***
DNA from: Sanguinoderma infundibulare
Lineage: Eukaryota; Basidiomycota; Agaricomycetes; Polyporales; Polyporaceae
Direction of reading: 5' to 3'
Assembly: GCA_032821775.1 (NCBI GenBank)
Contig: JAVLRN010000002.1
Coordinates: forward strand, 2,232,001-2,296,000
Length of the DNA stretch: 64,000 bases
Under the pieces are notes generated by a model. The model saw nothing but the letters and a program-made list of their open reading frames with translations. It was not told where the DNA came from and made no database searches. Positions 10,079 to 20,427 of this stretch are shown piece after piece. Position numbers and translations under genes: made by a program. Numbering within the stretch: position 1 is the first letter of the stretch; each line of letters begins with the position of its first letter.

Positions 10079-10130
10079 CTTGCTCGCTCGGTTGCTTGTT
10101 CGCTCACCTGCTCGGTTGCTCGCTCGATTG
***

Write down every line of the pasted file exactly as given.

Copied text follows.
DNA from: Sanguinoderma infundibulare
Lineage: Eukaryota; Basidiomycota; Agaricomycetes; Polyporales; Polyporaceae
Direction of reading: 5' to 3'
Assembly: GCA_032821775.1 (NCBI GenBank)
Contig: JAVLRN010000002.1
Coordinates: forward strand, 2,232,001-2,296,000
Length of the DNA stretch: 64,000 bases
Under the pieces are notes generated by a model. The model saw nothing but the letters and a program-made list of their open reading frames with translations. It was not told where the DNA came from and made no database searches. Positions 10,079 to 20,427 of this stretch are shown piece after piece. Position numbers and translations under genes: made by a program. Numbering within the stretch: position 1 is the first letter of the stretch; each line of letters begins with the position of its first letter.

Positions 10079-10130
10079 CTTGCTCGCTCGGTTGCTTGTT
10101 CGCTCACCTGCTCGGTTGCTCGCTCGATTG